Recipe by Linda Housner
"These have been in the family forever. They last forever - they mellow like fine wine. You must have a special iron to bake them over a gas burner. It's like two hinged plates and it usually has a pretty pattern that is pressed into the cookies as they bake one by one."
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4 1/2 cups
My Belgian mother used to make something similar. She used an electric waffle iron with extra small squares. It was imported from Belgium and Dad had to rewire a plug in the kitchen to use it. The special iron runs at a higher wattage - Mom says it makes a difference. Maybe you can find an extra small grid waffle iron at a kitchen gadget shop.
My Belgian family mother-in-law made this cookie and called them galettes with the emphasis on ga'lettes. This year I ordered an electric iron from Palmer Mfg. and made my first batch. I cut the recipe in half and used 1 oz vanilla, 1 oz rum extract and 1 oz whiskey and 2 lbs dark brown sugar. Very Good.
I tried this with a pizelle iron, but it didn't work out well because the dough is so thick. I couldn't get the insides of the cookies cooked without burning the outsides. I guess the gas burner method is the only good way.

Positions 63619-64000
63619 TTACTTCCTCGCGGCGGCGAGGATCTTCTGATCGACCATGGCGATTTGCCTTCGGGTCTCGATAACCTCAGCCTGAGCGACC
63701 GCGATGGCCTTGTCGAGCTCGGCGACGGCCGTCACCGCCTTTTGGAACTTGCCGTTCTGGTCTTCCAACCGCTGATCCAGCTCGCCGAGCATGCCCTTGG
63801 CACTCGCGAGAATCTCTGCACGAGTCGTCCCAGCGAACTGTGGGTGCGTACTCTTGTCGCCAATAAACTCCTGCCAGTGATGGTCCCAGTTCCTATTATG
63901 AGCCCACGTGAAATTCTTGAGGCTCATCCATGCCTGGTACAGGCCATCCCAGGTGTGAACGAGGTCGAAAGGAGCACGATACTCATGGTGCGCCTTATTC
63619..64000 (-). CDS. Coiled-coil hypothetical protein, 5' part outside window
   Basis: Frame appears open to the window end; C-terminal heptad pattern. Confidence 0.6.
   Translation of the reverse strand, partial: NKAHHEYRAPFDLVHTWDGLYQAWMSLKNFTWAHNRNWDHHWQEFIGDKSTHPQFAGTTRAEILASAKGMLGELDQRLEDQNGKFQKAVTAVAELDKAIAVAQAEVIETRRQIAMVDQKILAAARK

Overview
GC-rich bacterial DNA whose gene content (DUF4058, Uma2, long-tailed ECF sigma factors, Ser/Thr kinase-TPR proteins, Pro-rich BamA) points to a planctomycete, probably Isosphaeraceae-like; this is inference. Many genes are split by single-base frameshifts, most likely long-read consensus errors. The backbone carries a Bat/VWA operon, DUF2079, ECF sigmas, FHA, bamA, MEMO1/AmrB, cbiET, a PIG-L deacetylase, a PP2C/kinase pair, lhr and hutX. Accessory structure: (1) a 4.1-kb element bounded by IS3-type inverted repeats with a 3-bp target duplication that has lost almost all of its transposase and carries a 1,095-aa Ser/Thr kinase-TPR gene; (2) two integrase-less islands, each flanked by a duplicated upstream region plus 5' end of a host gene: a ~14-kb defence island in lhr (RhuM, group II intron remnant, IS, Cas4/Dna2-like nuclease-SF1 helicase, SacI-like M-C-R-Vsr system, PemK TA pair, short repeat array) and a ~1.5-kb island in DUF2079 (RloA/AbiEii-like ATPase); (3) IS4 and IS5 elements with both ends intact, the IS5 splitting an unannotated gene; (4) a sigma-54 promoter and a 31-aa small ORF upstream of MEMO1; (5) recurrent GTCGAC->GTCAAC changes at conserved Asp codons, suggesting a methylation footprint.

Here's my faimily's (Pierson) version. I use the giant mixer in my church's kitchen and make at least 3 batches every Christmas. I use clean 2 or 5 gallon buckets with lids and store them in the garage (it's definitely cold in there.) until I have time to make them. We rarely get any - I give them all away. I also used the antique version for many years, but now am quite happy with the electic version (Palmer Mfg.). It cooks two at a time and both sides at once! Gullets - makes 13 dozen 2 lbs. Butter 4 lbs. Brown sugar 1 dz. Eggs ½ C. Rum 5 lbs. Flour
These cookies were crispy with a delicious, rich, buttery flavor--very quick and easy to make. I scaled the recipe down to 10 servings and increased the vanilla extract to 1/4 tsp instead of 1/8. I used dark rum, because I didn't have any whiskey in the house. Then I whipped up the ingredients in the food processor, and there was no need to refrigerate the dough. After following the rest of the directions in the recipe, I baked the cookies to perfection in a waffle cone griddle. They tasted very similar to the authentic Belgium Buttery Waffle Cookies that my co-worker brought back to the office from her trip abroad. This recipe is definitely a keeper and I will be making them regularly.
* Percent Daily Values are based on a 2,000 calorie diet.
Belgian Iron Cookies
Serving Size: 1/60 of a recipe
Servings Per Recipe: 60
Amount Per Serving
Calories from Fat: 68
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